Wednesday, 4 March 2009

Panic economics

Outside the Box
John Mangun
Business Mirror

The United States’ gross domestic product (GDP) contracted by 6.2 percent.

These economic numbers for the last three months of 2008 should be a wake-up call for the Philippines. But not in the way you probably think I mean.

From CNN: “Among the main drivers of the decline was a 4.3-percent drop in consumer spending, which makes up two-thirds of the nation’s overall economic activity.”

The US is a nation of spenders. It is an economy built on buying and investing. America is a consumer-oriented society. That is one of the main factors that has made that country and its economy great. For more than 100 years, the standard of living of the US has grown and grown, bringing along with it the rest of the world’s.

Virtually every human technological invention came to life and thrived because it became part of the consumer-oriented economy. The flush toilet was invented in 1595. It was only because of upper-economic-class British consumerism in the late 1800s that this “modern” device became part of nearly everyone’s life.

There are 4 billion cell-phone users in the world. Bell Labs of American AT&T invented the concept for the mobile phone in 1947. The complete modern structure was designed in 1973 by American company Motorola, with the Japanese telecom NTT setting up the first commercial citywide cellular network, launched in 1979. More people now hold cell phones than those who do not.

And Filipino consumerism played an important role in the cell-phone revolution. Text messaging or SMS began in Europe in 1993. As late as 2000, Europeans were sending an average of 35 messages a month. Filipinos were sending 50 texts a day. Nations, particularly the “poorer” ones, learned from Filipinos the cost-effectiveness and convenience of texting, furthering the cell-phone explosion in the last eight years.

Hundreds of millions use their phones every day for banking and bill paying, and who do you think started that? The first commercial payment system was launched here in 1999 by Globe and Smart.

Texting is a global business worth over $80 billion a year. Consumer spending is a powerful economic force; it can give life or it can give death to an economy.

Asians have the idea that people in the West, particularly Europeans, do not take baths as much as they should. That is absolutely not true (except some French). The oldest personal-sized bathtub discovered was actually found on the Mediterranean island of Crete. But around 1600, some European “experts” told people that bathing was dangerous because water could carry germs through the skin. Well, that killed the bathtub and soap-making industry for 200 years.

The same kind of “experts” may be doing a good job of killing the US economy. Yes, that economy has major problems. The GDP contracted by 6.2 percent. Unemployment is at 7.6 percent. These are the worst numbers in 26 years.

Not the worst since the Great Depression, but the worst since 1983. The unemployment number in January 1983 was 10.4 percent. But that is not even the worst since World War II. In 1982, unemployment hit 10.8 percent. In 1958, the first-quarter GDP growth rate was negative 10.4 percent.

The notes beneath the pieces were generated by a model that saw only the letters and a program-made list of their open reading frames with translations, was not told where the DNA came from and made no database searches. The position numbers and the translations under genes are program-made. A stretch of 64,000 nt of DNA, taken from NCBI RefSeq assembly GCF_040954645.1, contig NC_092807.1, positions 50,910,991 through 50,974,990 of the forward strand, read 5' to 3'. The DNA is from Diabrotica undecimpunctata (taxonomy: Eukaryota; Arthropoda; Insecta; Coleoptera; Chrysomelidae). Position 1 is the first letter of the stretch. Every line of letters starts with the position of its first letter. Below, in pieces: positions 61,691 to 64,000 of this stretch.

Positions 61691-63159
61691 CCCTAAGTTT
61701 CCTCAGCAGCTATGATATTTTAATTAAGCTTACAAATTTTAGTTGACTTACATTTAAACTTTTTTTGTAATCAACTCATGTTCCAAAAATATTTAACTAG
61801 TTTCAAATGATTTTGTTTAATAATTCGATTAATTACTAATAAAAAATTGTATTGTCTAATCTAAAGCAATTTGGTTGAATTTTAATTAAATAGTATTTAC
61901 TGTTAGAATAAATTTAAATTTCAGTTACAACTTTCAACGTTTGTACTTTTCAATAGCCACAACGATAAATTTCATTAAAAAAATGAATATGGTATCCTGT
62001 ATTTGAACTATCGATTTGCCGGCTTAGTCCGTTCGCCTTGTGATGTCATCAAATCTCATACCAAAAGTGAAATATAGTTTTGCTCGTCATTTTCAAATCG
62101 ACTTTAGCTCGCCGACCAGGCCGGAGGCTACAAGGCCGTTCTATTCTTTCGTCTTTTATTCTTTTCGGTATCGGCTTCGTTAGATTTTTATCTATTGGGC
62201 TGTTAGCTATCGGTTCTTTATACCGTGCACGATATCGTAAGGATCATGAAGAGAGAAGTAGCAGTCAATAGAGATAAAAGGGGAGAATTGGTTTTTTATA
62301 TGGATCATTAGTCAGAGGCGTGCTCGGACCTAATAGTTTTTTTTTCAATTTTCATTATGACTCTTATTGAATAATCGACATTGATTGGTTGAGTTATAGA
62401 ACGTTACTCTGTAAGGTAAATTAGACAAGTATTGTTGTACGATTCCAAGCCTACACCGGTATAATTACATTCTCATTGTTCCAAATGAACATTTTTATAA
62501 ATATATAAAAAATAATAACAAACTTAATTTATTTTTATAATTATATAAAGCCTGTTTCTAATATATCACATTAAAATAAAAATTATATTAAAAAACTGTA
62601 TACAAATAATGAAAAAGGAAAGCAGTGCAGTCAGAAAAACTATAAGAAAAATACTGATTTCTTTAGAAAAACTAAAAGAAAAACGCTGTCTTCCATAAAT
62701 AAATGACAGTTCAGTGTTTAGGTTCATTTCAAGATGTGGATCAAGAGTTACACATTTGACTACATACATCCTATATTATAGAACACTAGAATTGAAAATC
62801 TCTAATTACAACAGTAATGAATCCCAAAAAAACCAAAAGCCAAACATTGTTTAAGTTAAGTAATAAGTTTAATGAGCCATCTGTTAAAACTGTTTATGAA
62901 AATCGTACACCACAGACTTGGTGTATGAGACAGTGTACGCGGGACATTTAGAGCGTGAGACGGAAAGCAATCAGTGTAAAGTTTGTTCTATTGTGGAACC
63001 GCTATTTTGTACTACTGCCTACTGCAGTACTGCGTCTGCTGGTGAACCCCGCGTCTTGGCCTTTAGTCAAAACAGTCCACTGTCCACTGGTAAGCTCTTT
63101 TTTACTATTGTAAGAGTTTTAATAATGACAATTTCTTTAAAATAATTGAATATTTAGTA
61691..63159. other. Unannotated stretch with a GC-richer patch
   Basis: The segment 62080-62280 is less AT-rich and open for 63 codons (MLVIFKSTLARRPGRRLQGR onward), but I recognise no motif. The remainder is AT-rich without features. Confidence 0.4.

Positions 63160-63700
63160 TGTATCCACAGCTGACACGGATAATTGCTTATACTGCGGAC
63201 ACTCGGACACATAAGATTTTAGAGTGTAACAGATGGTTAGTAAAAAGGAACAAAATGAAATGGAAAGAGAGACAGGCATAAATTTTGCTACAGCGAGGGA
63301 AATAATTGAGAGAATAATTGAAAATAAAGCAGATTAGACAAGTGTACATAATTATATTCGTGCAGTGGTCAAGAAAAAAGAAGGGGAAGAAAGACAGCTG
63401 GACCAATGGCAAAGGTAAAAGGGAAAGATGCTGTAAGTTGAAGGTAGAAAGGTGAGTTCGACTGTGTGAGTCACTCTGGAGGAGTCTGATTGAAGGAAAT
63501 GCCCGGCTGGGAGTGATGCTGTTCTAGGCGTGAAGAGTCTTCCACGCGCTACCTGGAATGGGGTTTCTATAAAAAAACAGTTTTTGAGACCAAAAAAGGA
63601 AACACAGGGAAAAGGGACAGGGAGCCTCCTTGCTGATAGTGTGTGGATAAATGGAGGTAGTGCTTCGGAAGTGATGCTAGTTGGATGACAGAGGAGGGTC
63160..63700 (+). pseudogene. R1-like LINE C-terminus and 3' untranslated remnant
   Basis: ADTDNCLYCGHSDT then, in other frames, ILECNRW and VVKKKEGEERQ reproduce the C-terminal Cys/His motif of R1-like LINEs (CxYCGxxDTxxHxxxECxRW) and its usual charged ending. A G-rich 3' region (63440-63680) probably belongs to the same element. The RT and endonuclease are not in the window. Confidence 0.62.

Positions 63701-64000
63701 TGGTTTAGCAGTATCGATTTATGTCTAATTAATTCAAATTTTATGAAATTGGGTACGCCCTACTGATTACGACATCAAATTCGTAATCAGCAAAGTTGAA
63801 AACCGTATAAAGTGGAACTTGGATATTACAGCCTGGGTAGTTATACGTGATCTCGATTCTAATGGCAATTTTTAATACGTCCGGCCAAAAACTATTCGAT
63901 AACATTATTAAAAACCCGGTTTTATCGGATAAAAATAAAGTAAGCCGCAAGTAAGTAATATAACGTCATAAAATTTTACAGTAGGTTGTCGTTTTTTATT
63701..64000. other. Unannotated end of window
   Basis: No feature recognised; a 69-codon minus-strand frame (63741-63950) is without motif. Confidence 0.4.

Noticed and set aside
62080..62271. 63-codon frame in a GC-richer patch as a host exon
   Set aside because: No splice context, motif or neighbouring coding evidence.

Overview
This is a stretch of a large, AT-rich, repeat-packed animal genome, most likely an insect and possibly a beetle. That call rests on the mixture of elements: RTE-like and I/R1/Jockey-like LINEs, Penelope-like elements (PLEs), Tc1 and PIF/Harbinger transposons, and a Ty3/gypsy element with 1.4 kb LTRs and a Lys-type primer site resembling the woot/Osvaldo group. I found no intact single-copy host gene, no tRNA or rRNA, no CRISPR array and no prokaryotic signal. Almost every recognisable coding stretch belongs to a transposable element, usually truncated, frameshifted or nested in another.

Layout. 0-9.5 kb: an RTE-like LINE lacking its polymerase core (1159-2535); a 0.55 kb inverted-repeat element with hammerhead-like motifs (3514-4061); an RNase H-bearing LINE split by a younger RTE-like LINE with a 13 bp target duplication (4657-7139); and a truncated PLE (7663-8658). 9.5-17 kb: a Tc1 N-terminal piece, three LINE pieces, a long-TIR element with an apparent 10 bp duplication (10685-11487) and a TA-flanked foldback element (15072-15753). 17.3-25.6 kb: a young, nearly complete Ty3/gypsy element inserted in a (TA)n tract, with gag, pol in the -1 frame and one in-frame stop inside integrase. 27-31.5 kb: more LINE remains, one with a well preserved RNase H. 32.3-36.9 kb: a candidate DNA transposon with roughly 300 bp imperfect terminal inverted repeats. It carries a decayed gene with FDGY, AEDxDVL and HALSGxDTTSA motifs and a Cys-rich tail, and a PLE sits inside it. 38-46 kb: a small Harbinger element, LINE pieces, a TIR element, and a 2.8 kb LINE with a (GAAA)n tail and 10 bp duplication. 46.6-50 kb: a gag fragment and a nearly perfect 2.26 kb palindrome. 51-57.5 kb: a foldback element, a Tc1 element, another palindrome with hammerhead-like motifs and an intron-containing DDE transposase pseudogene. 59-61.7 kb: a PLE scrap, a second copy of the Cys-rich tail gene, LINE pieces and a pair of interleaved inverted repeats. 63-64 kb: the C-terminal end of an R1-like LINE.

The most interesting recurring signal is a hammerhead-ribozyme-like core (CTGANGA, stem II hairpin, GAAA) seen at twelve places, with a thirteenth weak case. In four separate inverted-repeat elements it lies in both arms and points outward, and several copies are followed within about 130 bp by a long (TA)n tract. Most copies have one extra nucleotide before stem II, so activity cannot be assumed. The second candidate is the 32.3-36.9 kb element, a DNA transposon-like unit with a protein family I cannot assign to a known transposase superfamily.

But the US stock market is acting as if these numbers were the most terrible in 70 years. Stocks just had their worst month since 1933. The market has now seen its nastiest six-month drop, 42.7 percent, since 1932, when it dropped 45.4 percent starting in January.

There is an index called the Misery Index which factors the two most terrible things that can kill an economy: unemployment and inflation. The highest (19.72) was under President Jimmy Carter and the best under John Kennedy (6.82). The administration that made the most positive change in the Misery Index was Ronald Reagan (19.33 down to 9.72). Jimmy Carter took it from 12.72 to 19.72.

Jimmy Carter said: “For the first time in the history of our country, the majority of our people believe that the next five years will be worse than the past five years.” He said that in July 1979 and the Misery Index was 10.4; in January 1981, when Carter left office, the index was 19.3.

Ronald Reagan said things like: “I hope the people on Wall Street will pay attention to the people on Main Street. If they do, they will see there is a rising tide of confidence in the future of America.” Reagan said that in July 1981 when the Misery Index was 17.4. In January 1989, when Reagan left office, the index was 9.7.

The current Misery Index is 7.63. President Obama said: “We start 2009 in the midst of a crisis unlike any we have seen in our lifetime; a crisis that has only deepened over the last few weeks.”

Consumer spending is driven by consumer sentiment. We spend money with our emotions, not with our brains. Otherwise, there would only be white cars since white paint is cheaper, lasts longer and reflects the heat from sunlight. But red cars look hot and black paint is cool.

There is a concentrated endeavor by some individuals and sectors to ensure that consumer sentiment is broken, thus driving down consumer spending. It is an agenda-driven effort to serve their purposes. Obama’s Chief of Staff Rahm Emanuel: “You never want a serious crisis to go to waste. And what I mean by that is an opportunity to do things you think you could not do before.”

PSE stock-market information and technical-analysis tools were provided by Inc. E-mail comments to

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